Everyone gets frustrated at work from time to time, but an angry outburst at a coworker or superior can be a career-killer. Here we look at ways to control your temper even under the most aggravating circumstances.
Even if you’re working at your dream job, you’re likely to have some bad days every now and then. But whether you are facing conflicts with your coworkers or feeling frustrated with management, it is important that you keep your cool in the workplace and avoid losing your temper even under serious strain. A rage-fueled outburst can have severe repercussions for your professional future and, moreover, it is unlikely to fix the problem that angered you in the first place.
“Mad that you were passed over for a big promotion again? Livid that the bootlickers always seem to get ahead in your organization? Perhaps it’s time to consider whether the anger itself, however legitimate, is holding you back,” Monster.com advises. “Evidence suggests many of us are walking around the office feeling resentful, though we may be unaware of the cumulative toll bitter actions take on our careers and coworkers.”
Anger can come from a wide range of sources at work, and these factors are not necessarily controllable. According to WebMD, some of the most common reasons for employee anger are: encountering immoral behavior; being treated unjustly; others’ incompetence; failures in communication; and exclusion from others.
Of course, these factors may not actually be objective problems, they only need to be perceived as slights in order to trigger someone’s temper. That means that preventing or controlling workplace anger is as much about internal, psychological considerations as it is about external factors.
“We don’t get angry at facts; we get angry at our interpretation of facts. This means, that we have a choice about how we respond to an event or person that triggers our anger,” Marshall Goldsmith, author of What Got You Here Won’t Get You There, writes at Harvard Business Review. “We’re going to get angry — this is a perfectly natural emotion. The problem isn’t our anger; it’s our attempt to justify it rather than release it. Let’s be clear: if you put energy into justifying your anger, you CAN’T release it.”
The fact that anger most often originates from internal perceptions may actually be beneficial because it means that it can be dealt with on an individual mental level, even among those who have short tempers or are prone to public outbursts. Gretchen Rubin, a blogger and the author of The Happiness Project, recommends asking yourself the following questions when you feel your anger mounting at work:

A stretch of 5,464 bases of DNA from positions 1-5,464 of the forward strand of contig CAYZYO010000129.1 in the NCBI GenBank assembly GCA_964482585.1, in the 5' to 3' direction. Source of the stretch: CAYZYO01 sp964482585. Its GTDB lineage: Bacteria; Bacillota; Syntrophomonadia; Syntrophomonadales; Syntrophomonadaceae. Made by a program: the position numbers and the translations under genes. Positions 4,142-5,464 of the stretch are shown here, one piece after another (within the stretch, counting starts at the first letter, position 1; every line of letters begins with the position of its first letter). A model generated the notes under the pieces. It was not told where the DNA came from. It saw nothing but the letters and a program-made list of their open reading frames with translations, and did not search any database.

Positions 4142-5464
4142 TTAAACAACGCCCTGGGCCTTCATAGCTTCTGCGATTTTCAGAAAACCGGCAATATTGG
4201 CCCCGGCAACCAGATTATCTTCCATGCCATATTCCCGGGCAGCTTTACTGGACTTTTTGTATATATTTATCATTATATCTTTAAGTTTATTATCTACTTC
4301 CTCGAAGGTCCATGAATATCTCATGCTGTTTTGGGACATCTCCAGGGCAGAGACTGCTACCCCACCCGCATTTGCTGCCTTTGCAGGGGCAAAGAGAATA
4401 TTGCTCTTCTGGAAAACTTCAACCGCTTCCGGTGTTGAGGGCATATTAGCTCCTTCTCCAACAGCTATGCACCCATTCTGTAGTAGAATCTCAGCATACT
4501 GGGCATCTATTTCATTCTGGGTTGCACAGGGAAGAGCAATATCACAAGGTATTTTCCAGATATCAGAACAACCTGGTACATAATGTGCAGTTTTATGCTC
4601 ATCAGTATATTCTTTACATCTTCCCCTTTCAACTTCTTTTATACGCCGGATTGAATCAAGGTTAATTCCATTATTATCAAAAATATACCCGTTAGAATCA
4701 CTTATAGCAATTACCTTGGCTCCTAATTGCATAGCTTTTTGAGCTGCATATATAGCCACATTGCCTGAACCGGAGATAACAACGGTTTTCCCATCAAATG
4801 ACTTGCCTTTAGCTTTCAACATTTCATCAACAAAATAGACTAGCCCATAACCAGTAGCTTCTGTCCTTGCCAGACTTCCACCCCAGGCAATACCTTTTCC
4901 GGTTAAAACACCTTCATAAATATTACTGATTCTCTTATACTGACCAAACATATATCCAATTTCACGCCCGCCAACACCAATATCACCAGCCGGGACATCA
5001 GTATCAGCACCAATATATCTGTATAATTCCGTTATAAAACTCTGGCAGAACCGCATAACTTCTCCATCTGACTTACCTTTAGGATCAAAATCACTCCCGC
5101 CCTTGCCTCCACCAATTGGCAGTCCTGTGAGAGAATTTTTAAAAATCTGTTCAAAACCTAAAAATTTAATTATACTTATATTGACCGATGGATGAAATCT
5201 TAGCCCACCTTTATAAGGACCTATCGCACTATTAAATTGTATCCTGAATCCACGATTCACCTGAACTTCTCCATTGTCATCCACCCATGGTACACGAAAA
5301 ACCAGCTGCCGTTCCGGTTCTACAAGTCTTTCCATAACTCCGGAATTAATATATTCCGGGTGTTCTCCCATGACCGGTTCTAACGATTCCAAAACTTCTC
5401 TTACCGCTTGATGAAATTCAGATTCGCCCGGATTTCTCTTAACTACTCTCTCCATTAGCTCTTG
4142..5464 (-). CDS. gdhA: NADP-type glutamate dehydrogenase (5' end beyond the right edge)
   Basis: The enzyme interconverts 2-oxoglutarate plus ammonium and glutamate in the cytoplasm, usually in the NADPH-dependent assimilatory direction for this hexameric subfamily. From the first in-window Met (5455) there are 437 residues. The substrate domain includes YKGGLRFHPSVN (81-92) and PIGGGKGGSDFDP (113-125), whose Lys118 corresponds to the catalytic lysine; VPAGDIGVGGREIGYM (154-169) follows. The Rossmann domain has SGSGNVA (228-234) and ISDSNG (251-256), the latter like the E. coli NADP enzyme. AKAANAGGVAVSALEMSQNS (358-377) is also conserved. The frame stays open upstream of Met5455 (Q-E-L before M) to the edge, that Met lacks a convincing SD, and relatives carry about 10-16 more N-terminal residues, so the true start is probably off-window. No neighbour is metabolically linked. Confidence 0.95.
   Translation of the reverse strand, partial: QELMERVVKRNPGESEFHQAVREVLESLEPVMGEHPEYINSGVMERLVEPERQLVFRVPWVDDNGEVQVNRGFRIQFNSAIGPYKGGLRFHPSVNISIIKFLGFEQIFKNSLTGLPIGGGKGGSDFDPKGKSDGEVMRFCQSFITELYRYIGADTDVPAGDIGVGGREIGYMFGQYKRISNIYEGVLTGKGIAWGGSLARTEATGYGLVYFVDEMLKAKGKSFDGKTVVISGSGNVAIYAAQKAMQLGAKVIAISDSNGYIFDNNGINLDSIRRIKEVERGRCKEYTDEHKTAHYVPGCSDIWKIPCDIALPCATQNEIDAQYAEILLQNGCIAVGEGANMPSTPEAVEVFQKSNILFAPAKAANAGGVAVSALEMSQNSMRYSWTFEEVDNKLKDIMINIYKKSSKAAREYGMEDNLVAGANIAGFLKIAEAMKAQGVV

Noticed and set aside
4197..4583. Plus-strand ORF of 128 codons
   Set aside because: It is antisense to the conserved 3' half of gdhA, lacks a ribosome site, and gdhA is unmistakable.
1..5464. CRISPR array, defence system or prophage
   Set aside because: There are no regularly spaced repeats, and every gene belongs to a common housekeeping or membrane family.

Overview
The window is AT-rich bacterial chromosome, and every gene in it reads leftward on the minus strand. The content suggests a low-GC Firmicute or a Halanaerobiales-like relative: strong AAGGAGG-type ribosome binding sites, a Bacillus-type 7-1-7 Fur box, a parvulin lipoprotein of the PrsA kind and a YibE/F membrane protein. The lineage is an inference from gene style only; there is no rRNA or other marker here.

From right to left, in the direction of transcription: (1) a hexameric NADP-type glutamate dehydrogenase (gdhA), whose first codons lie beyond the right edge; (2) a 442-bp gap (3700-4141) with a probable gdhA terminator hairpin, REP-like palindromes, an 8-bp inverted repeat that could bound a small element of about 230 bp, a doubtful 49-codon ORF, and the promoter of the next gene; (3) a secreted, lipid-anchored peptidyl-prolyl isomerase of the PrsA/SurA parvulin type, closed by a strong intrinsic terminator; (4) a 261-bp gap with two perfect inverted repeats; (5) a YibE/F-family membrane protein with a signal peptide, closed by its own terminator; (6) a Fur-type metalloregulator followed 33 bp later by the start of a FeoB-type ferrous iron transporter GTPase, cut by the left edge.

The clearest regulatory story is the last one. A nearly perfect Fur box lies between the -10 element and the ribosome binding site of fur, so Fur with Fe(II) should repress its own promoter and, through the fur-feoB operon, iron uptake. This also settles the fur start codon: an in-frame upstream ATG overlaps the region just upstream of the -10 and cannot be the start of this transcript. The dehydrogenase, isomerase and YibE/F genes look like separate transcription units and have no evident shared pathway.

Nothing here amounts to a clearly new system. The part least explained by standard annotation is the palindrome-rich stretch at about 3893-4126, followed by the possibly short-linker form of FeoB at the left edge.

- Are you at fault? People often hate to be criticized, but it’s important to recognize when the criticism is justified. If you’re guilty of making a mistake, try to accept the critique as useful advice, even if you do so grudgingly.
- Will this solve anything? Annoying events that recur again and again can be a powerful trigger for anger, but remember that snapping at people probably won’t change their behavior in the long term. However, it will certainly hurt your chances for successful interactions in the future.
- Are you improving the situation? An angry reaction rarely fixes the problem at hand. In fact, it can often aggravate the trouble. Your anger may set you back even further than the actual source of your irritation.
- Should you be helping them? Sometimes people feel angry due to an inability to help someone they know they should be helping. The lack of control can create a sense of guilt that eventually leads to frustration. Look for alternative ways to try to assist someone instead of descending into rage.
- Are you uncomfortable? Even something simple, such as an uncomfortable outfit, a headache, hunger or lack of sleep can make a person irritable and more likely to lash out than they normally would be. Notice when it is the discomfort that’s making you feel angry, rather than the people around you.
- Can you joke about this? If you could step out of your own shoes for a moment and look at the situation from a distance, would it seem silly or laughable? Look at the lighter side of your dilemma and remember that humor can be a powerful cure for your frustrations.
Learning to dispel your anger is a crucial part of being successful in the workplace and in your personal life, but there is a significant difference between letting go of your anger and stifling it.
“Stifling our feelings or our urges to act out in anger doesn’t work. People can read us… sometimes better than we can ourselves,” Goldsmith warns. “Stifling our feelings will work against us because when we deny or suppress anger, we end up projecting it. Either we turn it inward, which leads to depression or disease, or we turn it outward… .”
Finding an outlet for your anger can be surprisingly easy if you’re determined not to let such negative feelings control your behavior. According to MSN Money, activities such as going for a walk, exercising, counting to 10, distracting yourself with music or taking a long weekend can provide effective relief for anger.
“Out-of-control anger is perhaps the most destructive emotion that people experience in the workplace,” career development firm MindTools explains. “It’s also the emotion that most of us don’t handle very well. If you have trouble managing your temper at work, then learning to control it is one of the best things you can do if you want to keep your job.”
What’s Eating You? Avoid Workplace Anger’s Corrosive Effects
by Cheri Swales
Making Your Co-Workers Angry Could Haunt You
by Jennifer Warner
WebMD, Jan. 13, 2004
How to Keep Your Temper at Work (and Everywhere Else)
by Marshall Goldsmith
Harvard Business Review, Nov. 26, 2008
Six Questions to Help You Keep Your Cool — Instead of Losing Your Temper
by Gretchen Rubin
The Happiness Project, January 2011
Five Ways to Avoid Losing Your Temper at Work
by Wendy Hoddinett
MSN Money, Feb. 17, 2009
Managing Your Emotions at Work